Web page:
Feeds:
Posts
Comments

One Thousand TreesREVIEWED BY MATILDA, 11, WA

One Thousand Trees,
by Kyle Hughes-Odgers,
Fremantle Press, ISBN 9781925164725

Matilda received a review copy of this book from the publisher.

This is about living the city with polluted air, and how Frankie wishes there were trees. And then Frankie starts to imagine …

I’ve seen some of Kyle Hughes-Odgers artwork before, in Ten Tiny Things (written by Meg McKinlay), and also on walls and murals around Perth.

One Thousand Trees is reflective and shows you what happens in Frankie’s head as Frankie imagines a forest of trees. The story is told mostly through the illustrations, with not many words, and the words that are there are mostly prepositions. I like the shapes used for the trees and leaves, and the range of greens in the forest pages. (At the beginning of the book you see mostly greys and dark colours). The endpapers are good to look at — they change from the front of the book to the ones at the back of the book because of the story.

This picture book would suit children who live in the city, and kids who would like more trees in their environment. This book suits ages 4 to 8.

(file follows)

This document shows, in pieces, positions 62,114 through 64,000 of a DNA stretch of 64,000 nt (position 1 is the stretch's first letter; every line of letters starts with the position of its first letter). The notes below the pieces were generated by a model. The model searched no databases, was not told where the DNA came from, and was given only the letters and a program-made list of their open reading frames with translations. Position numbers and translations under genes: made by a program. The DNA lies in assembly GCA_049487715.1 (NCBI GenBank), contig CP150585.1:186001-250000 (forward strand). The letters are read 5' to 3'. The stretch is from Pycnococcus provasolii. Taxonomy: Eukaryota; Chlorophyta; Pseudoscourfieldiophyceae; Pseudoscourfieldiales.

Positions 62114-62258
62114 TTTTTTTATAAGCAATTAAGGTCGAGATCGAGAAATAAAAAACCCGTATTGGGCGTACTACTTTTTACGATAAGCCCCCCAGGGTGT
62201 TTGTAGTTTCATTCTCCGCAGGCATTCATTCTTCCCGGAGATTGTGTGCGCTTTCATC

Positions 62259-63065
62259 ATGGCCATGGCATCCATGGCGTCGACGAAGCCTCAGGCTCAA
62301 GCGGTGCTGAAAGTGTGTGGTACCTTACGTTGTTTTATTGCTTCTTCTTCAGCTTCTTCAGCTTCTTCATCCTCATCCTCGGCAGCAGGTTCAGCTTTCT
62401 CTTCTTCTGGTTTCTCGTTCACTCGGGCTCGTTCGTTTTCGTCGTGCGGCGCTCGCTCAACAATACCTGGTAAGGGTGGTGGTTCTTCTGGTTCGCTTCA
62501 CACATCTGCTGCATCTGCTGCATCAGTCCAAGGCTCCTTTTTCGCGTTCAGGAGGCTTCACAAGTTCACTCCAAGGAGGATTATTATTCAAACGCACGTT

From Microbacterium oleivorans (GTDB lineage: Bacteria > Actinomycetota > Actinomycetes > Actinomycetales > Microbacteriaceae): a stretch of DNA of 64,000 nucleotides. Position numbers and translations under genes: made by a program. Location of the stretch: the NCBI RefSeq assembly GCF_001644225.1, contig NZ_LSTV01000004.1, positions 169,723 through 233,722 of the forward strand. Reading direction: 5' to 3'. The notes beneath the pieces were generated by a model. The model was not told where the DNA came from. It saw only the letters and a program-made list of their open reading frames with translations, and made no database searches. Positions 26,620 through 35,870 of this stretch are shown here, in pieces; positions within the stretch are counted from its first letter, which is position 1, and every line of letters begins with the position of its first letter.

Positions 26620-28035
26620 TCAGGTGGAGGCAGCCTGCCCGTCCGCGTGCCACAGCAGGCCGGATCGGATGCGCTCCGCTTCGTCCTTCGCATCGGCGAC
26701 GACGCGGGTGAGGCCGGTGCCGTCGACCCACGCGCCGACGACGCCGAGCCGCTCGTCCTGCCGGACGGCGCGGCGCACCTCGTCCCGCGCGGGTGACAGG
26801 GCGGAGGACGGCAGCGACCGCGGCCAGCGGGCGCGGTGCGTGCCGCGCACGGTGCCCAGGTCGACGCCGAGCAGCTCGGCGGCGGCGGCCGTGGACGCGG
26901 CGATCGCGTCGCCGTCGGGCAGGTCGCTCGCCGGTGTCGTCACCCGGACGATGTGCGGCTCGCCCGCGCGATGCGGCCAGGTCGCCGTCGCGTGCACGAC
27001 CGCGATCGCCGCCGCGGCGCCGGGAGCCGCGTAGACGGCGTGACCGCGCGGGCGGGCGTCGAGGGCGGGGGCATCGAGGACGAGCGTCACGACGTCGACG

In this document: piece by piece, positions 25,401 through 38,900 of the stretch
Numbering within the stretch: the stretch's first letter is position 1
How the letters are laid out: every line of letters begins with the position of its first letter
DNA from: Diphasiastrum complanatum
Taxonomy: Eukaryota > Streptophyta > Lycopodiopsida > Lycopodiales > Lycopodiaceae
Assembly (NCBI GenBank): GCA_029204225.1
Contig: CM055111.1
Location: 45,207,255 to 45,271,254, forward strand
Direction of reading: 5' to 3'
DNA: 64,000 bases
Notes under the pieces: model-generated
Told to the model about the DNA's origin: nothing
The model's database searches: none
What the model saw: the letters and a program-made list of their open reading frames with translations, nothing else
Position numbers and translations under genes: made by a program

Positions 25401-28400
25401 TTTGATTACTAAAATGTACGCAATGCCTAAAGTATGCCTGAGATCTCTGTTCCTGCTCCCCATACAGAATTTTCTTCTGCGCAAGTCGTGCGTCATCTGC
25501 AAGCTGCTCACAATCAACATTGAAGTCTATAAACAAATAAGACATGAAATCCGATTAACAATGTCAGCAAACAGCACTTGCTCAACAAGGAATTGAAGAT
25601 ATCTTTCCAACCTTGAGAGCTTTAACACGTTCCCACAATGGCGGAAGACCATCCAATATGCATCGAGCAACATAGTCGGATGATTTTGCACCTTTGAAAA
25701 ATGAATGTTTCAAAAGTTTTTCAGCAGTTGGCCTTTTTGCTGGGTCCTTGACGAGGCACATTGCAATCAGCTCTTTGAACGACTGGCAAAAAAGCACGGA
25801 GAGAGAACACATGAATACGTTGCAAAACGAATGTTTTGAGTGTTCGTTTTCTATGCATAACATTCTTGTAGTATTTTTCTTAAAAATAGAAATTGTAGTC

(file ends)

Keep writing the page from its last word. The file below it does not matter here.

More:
Matilda is one of our regular book reviewers. You can read Matilda’s other reviews here. If YOU would like to send us a book review, check out our submission guidelines. Happy reading!

PASS THE BOOK BATON logo

It’s Friday! And that means it’s time for Pass the Book Baton. Every week Alphabet Soup features a book creator who will answer one question before throwing a new question to the next Friday visitor. (It’s kind of like a book relay in slow motion.)

Today the book baton is passed to Raewyn Caisley. Raewyn was born and grew up in New Zealand, and has spent more than half her life in Australia. She’s lived in a number of Australian cities, and also lived for a year in the outback. Her most recent book is Something Wonderful, illustrated by Karen Blair.

Here are just some of Raewyn’s books:

Last week Bren MacDibble asked:
Looking at your recent picture books, I immediately get a sense of place, not just anywhere but of Western Australia or of New Zealand. Most of the scene setting is done by an illustrator in a picture book, but do you consciously try to contribute towards building a sense of place with your prose? And how do you do that?